A guide of the Limitless Beyond met
Joseph E. Pflueger at the Border, and he passed over the Divide an hour or
two after sunset. This was on Monday evening, May 19.
Services which marked the leave-taking
of one of America's well known and much loved out-of-doors men were in
charge of the Knights Templar at the Pflueger home on Ash Street, Thursday
afternoon, May 22.
Mr. Pflueger was in his 66th year. His
birthplace was in Erie, Pa., but from the age of four his home was in Akron
-- in Akron and on the lakes and streams and in the great out of doors of
many parts ofAmerica.
In the business of the Enterprise
Manufacturing Co., with which his name was is 1ong associated as
vice-president and superintendent, his work was of utmost value in the
building of this of important factor among Akron's industries to its present
magnitude. More than a score of inventions relating to fishing rods, reels
and lures were credited to him.
Though a consistent man of business, M
r. Pflueger was faithful to his favorite pastime and, moreover, he gave
freely of himself and his time to the advancement of the true fisherman's
ideals and the preservation of natural beauties and resources. He was one of
the of organizers and a former executive of the League of Ohio -- an
honorary position recently voted him. He was a vice-president of the Save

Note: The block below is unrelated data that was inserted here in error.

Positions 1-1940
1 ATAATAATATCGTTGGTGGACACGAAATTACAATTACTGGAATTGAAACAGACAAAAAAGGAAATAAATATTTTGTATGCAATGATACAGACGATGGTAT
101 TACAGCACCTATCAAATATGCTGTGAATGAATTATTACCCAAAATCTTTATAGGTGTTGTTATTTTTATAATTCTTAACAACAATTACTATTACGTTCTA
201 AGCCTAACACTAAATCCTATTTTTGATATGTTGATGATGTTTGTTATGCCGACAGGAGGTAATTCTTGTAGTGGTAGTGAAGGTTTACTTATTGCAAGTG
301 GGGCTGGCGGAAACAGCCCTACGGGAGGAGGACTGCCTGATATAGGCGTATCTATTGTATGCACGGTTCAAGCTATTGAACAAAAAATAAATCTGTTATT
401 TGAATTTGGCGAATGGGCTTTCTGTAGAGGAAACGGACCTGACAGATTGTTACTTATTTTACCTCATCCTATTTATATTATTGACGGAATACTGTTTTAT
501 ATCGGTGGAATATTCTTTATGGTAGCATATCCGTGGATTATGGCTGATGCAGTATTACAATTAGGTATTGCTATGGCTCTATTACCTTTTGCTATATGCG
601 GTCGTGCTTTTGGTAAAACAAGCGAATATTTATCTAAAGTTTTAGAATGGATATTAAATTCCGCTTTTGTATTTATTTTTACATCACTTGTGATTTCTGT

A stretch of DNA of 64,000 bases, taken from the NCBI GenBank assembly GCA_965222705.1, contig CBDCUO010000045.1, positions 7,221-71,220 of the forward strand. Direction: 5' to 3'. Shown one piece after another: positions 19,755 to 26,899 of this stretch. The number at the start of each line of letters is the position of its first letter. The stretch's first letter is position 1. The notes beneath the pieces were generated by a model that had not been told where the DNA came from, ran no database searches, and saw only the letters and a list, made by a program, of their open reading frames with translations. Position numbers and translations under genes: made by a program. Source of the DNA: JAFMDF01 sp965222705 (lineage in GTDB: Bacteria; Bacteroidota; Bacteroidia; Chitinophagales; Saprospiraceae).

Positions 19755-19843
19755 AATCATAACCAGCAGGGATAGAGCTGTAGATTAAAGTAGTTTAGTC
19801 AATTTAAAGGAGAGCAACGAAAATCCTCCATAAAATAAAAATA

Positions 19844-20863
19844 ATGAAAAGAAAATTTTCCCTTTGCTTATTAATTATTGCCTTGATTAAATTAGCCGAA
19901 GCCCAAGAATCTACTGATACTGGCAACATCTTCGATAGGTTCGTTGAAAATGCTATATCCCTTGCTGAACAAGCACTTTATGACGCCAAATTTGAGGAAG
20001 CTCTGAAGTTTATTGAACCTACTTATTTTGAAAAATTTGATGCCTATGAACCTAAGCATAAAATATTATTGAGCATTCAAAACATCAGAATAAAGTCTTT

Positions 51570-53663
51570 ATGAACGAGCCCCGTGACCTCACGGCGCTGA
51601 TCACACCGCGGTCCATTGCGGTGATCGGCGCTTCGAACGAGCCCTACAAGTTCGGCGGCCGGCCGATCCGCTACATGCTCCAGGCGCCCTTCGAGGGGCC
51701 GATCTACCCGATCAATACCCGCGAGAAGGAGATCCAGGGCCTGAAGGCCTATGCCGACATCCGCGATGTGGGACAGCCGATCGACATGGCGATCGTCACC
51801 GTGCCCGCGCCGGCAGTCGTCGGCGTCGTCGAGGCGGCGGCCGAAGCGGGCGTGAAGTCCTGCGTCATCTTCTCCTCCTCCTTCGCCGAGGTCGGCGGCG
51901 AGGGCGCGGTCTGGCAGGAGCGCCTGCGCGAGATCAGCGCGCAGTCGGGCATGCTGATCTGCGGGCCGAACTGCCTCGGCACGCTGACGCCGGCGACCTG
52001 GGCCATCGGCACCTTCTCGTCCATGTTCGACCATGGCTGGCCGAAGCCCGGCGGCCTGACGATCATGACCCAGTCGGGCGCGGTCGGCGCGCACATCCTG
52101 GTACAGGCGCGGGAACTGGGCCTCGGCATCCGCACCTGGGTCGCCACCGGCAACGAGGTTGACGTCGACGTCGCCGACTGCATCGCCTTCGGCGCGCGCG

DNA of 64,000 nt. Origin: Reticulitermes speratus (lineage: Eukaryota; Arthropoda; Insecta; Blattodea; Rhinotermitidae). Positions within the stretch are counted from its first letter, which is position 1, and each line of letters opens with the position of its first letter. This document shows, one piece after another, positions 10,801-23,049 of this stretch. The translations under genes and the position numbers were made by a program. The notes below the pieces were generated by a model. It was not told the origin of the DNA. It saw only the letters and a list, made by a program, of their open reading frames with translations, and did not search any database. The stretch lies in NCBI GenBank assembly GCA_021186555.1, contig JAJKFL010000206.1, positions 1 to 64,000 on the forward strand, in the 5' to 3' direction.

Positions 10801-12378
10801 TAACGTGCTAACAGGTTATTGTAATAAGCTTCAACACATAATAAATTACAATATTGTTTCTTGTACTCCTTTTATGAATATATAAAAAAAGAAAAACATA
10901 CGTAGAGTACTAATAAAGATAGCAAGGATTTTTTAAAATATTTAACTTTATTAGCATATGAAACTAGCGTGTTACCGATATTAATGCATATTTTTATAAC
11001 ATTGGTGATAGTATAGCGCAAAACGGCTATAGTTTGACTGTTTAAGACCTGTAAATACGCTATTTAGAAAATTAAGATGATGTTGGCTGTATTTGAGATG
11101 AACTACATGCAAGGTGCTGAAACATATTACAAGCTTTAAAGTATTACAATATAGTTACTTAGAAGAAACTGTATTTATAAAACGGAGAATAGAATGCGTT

Outdoor Ohio Council and, upon the creation of the State Board of
Conservation, a movement in which he had done excellent work, he was
appointed to that body of Governor Cooper. His name was familiar to nature
lovers and the outdoor fraternity in both the States and Canada.
His Guide had been little expected
until recently, but “Uncle Joe” Pflueger was and for a long had been well
outfitted for the journey.
"Joseph Pflueger." Akron Topics Apr.
1930: Akron-Summit County Library:
Unusual distinction came to Ernest A.
Pflueger, president of the Enterprise Manufacturing Company, and for eleven
years president of The Fishing Tackle Manufacturers’ Association, when that
body again elected him to the presidency at its recent annual convention. In
his address to the convention, Mr. Pflueger especially emphasized
conservation and praised the work of the Izaak Walton League.
Among other activities of the past year
the association assisted the Walton League of Florida in pressing for
passage a bill prohibiting sale of black bass. This law would be similar to
Ohio’s legislation on the same subject.
Mr. Pflueger told the convention that
the fishing tackle industry had felt the depression less than many other
lines of manufacturing, yet had done a decreased business. He interpreted
the signs of the present times as pointing to a substantial start toward
business recovery within the present year. He urged maintaining wage rates
and profitable selling prices.
"Pflueger Honored." Akron Topics Aug.
1931: p5. Akron-Summit County Library: